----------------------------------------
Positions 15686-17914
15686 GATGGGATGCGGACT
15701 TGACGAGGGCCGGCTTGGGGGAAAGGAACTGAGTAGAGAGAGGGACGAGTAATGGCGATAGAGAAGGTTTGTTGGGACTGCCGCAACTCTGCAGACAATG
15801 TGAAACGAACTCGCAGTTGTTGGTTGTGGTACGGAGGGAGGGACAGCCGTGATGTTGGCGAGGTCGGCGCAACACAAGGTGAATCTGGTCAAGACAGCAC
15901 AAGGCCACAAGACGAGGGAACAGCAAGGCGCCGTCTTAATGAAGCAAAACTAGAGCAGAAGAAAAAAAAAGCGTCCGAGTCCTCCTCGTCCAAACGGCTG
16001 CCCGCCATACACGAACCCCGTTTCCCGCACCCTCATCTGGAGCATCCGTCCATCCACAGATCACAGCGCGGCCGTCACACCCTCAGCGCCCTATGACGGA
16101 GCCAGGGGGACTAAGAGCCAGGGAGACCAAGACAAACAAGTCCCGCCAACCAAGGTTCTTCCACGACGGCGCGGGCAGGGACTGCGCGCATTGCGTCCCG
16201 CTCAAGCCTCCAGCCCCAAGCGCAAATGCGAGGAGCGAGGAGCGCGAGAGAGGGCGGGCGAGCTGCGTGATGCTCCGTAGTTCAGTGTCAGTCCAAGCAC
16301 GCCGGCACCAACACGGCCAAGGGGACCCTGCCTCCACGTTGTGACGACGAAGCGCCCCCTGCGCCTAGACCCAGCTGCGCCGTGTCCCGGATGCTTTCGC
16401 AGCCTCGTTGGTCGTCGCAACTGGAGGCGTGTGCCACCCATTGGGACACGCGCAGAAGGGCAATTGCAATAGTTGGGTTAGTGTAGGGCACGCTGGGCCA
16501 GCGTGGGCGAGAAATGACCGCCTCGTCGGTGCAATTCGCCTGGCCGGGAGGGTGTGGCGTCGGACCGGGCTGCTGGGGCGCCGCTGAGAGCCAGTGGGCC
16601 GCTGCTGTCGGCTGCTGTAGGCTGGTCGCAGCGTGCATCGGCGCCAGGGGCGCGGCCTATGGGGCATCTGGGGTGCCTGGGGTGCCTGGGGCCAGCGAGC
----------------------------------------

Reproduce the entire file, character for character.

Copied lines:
Positions 15686-17914
15686 GATGGGATGCGGACT
15701 TGACGAGGGCCGGCTTGGGGGAAAGGAACTGAGTAGAGAGAGGGACGAGTAATGGCGATAGAGAAGGTTTGTTGGGACTGCCGCAACTCTGCAGACAATG
15801 TGAAACGAACTCGCAGTTGTTGGTTGTGGTACGGAGGGAGGGACAGCCGTGATGTTGGCGAGGTCGGCGCAACACAAGGTGAATCTGGTCAAGACAGCAC
15901 AAGGCCACAAGACGAGGGAACAGCAAGGCGCCGTCTTAATGAAGCAAAACTAGAGCAGAAGAAAAAAAAAGCGTCCGAGTCCTCCTCGTCCAAACGGCTG
16001 CCCGCCATACACGAACCCCGTTTCCCGCACCCTCATCTGGAGCATCCGTCCATCCACAGATCACAGCGCGGCCGTCACACCCTCAGCGCCCTATGACGGA
16101 GCCAGGGGGACTAAGAGCCAGGGAGACCAAGACAAACAAGTCCCGCCAACCAAGGTTCTTCCACGACGGCGCGGGCAGGGACTGCGCGCATTGCGTCCCG
16201 CTCAAGCCTCCAGCCCCAAGCGCAAATGCGAGGAGCGAGGAGCGCGAGAGAGGGCGGGCGAGCTGCGTGATGCTCCGTAGTTCAGTGTCAGTCCAAGCAC
16301 GCCGGCACCAACACGGCCAAGGGGACCCTGCCTCCACGTTGTGACGACGAAGCGCCCCCTGCGCCTAGACCCAGCTGCGCCGTGTCCCGGATGCTTTCGC
16401 AGCCTCGTTGGTCGTCGCAACTGGAGGCGTGTGCCACCCATTGGGACACGCGCAGAAGGGCAATTGCAATAGTTGGGTTAGTGTAGGGCACGCTGGGCCA
16501 GCGTGGGCGAGAAATGACCGCCTCGTCGGTGCAATTCGCCTGGCCGGGAGGGTGTGGCGTCGGACCGGGCTGCTGGGGCGCCGCTGAGAGCCAGTGGGCC
16601 GCTGCTGTCGGCTGCTGTAGGCTGGTCGCAGCGTGCATCGGCGCCAGGGGCGCGGCCTATGGGGCATCTGGGGTGCCTGGGGTGCCTGGGGCCAGCGAGC